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SYFY WIRE Medical Technology

Time release microcapsules could be the key to self-boosting vaccines

You might feel a little pinch, but only one!

By Cassidy Ward
COVID-19 cells

The coronavirus which causes COVID-19 has sadly become an ordinary part of everyday life, but looking back it’s almost staggering how much the world has changed in the last couple of years. Certainly, the disease has torn through our communities, causing the deaths of millions and leaving countless others with long-term symptoms. However, things might have been a lot worse if not for the fast action of medical scientists.

As explored in the documentary How Moderna and Pfizer-BioNTech Made Vaccines in Record Time (now streaming on Peacock!), scientists and pharmaceutical companies were able to deliver multiple effective vaccines to combat the virus faster than ever before. Still, one of our biggest challenges in the continued fight against the virus is uptake of the vaccine and keeping people immunized over longer time scales.

Many vaccines, including but not limited to those for COVID-19, require multiple doses to be maximally effective. Even after a patient is fully vaccinated, they may need additional doses to boost the vaccine down the line. Today, that means multiple trips to the pharmacy or the doctor’s office weeks or months apart. For people with limited access to healthcare, or who have an aversion to doctor’s offices or needles, that can represent a considerable challenge which impacts both the individual and public health at large.

While vaccines are an incredible life-saving technology, researchers from MIT’s Koch Institute for Integrative Cancer Research and the Department of Mechanical Engineering wondered if there might be a better way to deliver multiple doses all at once, avoiding the need for additional visits to the clinic. Their research was funded by the Bill and Melinda Gates Foundation and published in the journal Science Advances.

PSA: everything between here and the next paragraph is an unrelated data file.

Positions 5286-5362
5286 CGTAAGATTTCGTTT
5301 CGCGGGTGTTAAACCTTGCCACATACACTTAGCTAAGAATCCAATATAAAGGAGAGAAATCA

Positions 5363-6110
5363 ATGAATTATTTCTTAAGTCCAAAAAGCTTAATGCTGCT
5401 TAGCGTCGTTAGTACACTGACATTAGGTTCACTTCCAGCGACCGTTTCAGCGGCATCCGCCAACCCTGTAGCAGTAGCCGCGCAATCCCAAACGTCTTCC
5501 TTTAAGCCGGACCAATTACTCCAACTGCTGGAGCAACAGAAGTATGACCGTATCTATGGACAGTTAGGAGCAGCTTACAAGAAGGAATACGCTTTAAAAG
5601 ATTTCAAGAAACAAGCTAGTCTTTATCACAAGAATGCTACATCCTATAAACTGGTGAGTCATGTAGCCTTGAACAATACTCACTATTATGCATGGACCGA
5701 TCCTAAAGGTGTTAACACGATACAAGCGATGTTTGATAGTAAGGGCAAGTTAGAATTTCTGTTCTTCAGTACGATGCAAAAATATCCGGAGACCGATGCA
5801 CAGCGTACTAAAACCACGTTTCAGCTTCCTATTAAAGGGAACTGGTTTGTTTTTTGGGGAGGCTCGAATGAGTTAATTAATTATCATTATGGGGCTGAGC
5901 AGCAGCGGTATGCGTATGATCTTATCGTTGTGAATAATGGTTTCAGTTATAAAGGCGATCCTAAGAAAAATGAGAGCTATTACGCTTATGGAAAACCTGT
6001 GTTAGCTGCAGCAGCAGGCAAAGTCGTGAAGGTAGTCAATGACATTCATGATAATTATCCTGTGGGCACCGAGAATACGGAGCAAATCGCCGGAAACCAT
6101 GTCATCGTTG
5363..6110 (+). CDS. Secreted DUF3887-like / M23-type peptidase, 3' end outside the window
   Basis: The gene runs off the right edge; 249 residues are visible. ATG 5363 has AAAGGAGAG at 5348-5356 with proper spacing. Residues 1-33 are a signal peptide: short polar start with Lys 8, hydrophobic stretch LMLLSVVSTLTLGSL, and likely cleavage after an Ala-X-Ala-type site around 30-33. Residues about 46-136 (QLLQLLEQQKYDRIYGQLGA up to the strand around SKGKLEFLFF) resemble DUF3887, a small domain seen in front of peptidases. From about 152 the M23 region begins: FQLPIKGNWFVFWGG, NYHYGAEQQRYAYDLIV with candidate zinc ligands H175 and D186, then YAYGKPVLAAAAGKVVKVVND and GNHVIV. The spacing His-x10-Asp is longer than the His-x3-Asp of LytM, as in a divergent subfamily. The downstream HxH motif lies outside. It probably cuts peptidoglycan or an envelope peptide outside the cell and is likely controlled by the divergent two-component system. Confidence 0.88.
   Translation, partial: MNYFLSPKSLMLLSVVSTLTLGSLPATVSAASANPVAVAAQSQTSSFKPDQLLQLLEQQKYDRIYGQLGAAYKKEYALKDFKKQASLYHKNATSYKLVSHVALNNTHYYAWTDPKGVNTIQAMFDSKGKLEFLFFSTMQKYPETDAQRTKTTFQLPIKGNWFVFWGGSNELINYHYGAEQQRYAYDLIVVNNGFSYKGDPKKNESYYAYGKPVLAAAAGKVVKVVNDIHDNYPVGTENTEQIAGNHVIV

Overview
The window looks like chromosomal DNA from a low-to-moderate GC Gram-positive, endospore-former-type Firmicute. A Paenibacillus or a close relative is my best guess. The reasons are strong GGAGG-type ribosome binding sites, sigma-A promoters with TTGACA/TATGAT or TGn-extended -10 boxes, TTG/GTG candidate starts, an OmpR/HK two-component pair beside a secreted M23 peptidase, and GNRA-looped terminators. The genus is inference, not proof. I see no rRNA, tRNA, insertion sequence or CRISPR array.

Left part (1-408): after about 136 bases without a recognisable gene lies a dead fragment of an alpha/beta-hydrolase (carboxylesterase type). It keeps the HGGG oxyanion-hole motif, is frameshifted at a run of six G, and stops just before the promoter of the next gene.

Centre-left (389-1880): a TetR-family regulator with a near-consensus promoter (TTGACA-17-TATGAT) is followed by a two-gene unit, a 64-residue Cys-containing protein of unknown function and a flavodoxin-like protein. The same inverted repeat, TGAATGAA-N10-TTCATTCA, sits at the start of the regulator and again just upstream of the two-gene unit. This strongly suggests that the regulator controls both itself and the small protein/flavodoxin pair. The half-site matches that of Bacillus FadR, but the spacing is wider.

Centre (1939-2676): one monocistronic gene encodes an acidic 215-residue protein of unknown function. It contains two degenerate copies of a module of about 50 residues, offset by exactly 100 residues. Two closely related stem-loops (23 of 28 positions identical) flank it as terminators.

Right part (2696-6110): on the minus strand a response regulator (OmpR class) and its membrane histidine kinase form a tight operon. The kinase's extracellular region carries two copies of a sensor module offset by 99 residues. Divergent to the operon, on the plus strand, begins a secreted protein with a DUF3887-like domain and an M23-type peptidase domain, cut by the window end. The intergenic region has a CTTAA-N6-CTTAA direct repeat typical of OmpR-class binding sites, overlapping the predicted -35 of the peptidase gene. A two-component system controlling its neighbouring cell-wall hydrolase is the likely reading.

The team developed microcapsules made out of PLGA, a polymer which is safe for use in the body and slowly breaks down over time. The material is already commonly used in implants and temporary internal sutures. They used the material to make containers not unlike a coffee cup and filled them with the desired drug. Next, a lid is placed atop each capsule and the entire configuration is heated slightly to bond it together.

The capsules can hypothetically be filled with any drug payload, making them suitable not only for a variety of vaccines but also for other treatments which might benefit from delayed release. Researchers are also investigating the utility of their microcapsules for cancer treatments.

Once inside the body, water slowly degrades the polymer, causing the lid to become more and more porous over time. Eventually, the lid breaks apart and releases the drugs into the body. Importantly, the capsules can be tuned to break down at different intervals depending on the needs of the vaccine schedule or drug therapy. Researchers found that by changing the composition of the polymer and the chemical groups attached at their ends, they could control how long it took for the capsules to degrade.

One remaining challenge relates to a change in pH as a consequence of the polymer breakdown. Some medications are sensitive to pH and may become compromised just at the moment when they’re needed. Overcoming the acidity problem is the subject of continued investigation.

If this technology were implemented in vaccines, it would mean that a patient could receive multiple doses with a single injection. The first dose would be delivered immediately with subsequent doses released at the desired time, once their capsules have broken down in the body. The team believes this mode of delivery could positively impact vaccine uptake in children and in places where access to medical care is inconvenient or inconsistent.

Even for the rest of us, the notion of extending the lifespan of vaccines without returning for additional injections has more appeal than you can poke a needle at.